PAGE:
— Eye on Everett —

Casino needs a tune-up

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By Josh Resnek

The first sign everything was not going to be the way it was supposed to be with the casino was when the traffic never materialized.

Everyone in a position of responsibility had been led to believe that when the casino opened its doors, the traffic would line-up from he casino to New Hampshire!

That’s an overstatement, of course, but the harsh reality about the traffic never coming to ruin our lives being one of the missing links to the over the top success everyone thought the casino would be.

In the short term, the casino has served its purpose.

Thousands of people employed.

Many thousands coming to gamble and to stay at the five star hotel. Everett put on the map in a very big way.

The hungry city treasury and the city tendency to always spend whatever comes in at least partially satisfied by the new revenue flow, which is enormous.

What didn’t happen, however, is what is sorely missing in this $2.6 billion investment by Wynn Resorts.

What is missing are the large crowds that were expected.

The hoards that were to have descended on the casino, packing it and making of it the biggest money maker in the history of money makers is absent.

Executives are trying to figure out what works in the Massachusetts marketplace, and frankly, they are baffled about how to pack the place.

This has not happened.


Massachusetts is proving itself to be different from nearly all the states in the union.

What a surprise.

The heartbeat of the state is not controlled by the appearance of the casinos.

It is, in controlled largely by our love for the Red Sox, the Bruins, the Celtics and of course, the Patriots.

If business is slower than expected at the casinos that is one thing. When the Pats don’t make it to the Super Bowl, well, that’s another. What are we to do without the Pat’s in the Super Bowl.

How are we to spend our Sundays in late January and into February? We march to the beat of a different drummer here.

Casinos that were supposed to revolutionize the state’s income structure are struggling not to survive, rather, are struggling to maintain expected figures which are way off.

At the Springfield MGM, for instance, the president there has just been fired and replaced because of lagging figures.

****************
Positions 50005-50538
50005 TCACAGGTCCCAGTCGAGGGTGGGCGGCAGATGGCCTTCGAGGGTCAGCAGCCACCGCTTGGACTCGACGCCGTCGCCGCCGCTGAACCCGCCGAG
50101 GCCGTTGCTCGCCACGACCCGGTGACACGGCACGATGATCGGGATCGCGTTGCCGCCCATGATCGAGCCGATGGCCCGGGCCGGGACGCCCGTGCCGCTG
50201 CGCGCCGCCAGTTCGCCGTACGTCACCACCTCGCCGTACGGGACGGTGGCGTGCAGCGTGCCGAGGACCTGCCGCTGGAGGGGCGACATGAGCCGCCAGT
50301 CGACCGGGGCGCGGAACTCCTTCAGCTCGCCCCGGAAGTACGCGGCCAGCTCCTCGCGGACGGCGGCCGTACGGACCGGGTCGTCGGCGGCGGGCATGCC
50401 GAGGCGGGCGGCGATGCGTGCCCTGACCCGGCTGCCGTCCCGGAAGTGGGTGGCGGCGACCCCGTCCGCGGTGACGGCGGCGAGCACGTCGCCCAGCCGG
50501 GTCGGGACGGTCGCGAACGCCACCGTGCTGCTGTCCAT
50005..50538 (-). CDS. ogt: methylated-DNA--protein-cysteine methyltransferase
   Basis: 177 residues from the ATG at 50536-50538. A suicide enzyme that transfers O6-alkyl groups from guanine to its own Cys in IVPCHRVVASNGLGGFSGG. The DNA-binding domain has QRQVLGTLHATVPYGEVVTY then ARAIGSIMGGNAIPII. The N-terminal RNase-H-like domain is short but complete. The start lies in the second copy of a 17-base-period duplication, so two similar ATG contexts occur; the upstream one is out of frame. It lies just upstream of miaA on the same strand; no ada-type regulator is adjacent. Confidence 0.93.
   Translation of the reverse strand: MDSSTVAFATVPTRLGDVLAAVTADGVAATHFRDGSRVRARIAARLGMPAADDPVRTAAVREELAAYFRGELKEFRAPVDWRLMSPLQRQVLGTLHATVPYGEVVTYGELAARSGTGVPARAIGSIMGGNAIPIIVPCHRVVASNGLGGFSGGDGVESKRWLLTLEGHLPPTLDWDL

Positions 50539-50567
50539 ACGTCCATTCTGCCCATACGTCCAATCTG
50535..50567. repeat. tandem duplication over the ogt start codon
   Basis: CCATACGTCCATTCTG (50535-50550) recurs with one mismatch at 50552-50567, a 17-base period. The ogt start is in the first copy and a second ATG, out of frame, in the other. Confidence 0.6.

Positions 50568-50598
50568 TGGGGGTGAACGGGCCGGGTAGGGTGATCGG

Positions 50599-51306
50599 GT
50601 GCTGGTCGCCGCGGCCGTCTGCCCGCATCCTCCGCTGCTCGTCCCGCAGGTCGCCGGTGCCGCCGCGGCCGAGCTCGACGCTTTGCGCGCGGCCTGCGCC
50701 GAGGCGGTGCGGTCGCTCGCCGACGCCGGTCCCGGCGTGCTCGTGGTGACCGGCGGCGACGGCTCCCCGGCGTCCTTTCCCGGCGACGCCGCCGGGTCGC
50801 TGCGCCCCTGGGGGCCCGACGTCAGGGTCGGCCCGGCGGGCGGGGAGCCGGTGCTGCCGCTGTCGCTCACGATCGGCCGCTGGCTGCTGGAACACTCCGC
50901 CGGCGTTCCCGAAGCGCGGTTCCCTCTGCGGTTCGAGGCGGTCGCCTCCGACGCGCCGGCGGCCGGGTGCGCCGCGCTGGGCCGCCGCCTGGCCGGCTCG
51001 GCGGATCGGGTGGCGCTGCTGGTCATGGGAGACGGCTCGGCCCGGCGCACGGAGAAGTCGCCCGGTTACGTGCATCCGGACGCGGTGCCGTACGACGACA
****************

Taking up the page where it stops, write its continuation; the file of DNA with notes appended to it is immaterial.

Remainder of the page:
At Plainridge, the slot machine income dropped by almost $4 million last month alone.

Talk about allowing the third Massachusetts casino are losing some of their zest as a new reality sets in.

It is a reality Steve Wynn could never have imagined.

It is a reality all bound up in the lack of traffic heading to the casino and tying up all our streets.

The chaos then casino was supposed to have brought to the community has been replaced by something more sobering – that casino gambling is not as popular as it was expected to be.

This is a bitter pill to swallow for a huge company like Wynn Resorts.

What is hardest to imagine or to predict, is where the casino will be in five years, that is, how will the casino be doing in five years?

Good question, isn’t it?

I am not questioning whether or not the casino is a good partner for the city.

It is an unbelievable partner, paying more than $30 million a year to the city, employing thousands, but coming up a bit short, about $200 million short of what it was supposed to be generating for business during this, its first year in operation.

Bottom line, casino gambling in Massachusetts just isn’t what it was pumped up to be.

The Lottery remains the biggest bet in the state for residents from here to the western part of the state and from north to south.

Even the casino’s basic staple, slot machines, are the weakest element in the gambling package across the board.

How can this be happening?

Nearly everyone including those rushing to get the state to allow casino gambling are now rethinking things just a bit.

I was one of those.

I believed casino gambling coming to Massachusetts was like something the state needed to be whole and for life to have added zest an intrigue.

As a money maker and tax generator, what could be better than three casinos?

Nothing, I thought.

The Encore casino is not a failure, not at all.

Its weaker than expected numbers, however, reflect a telling truth, that is, it is an uphill battle here to become the kind of success everyone was expecting.

Until the traffic is lined up to Andover for the casino, we know that something must be done – but we don’t know what it is.

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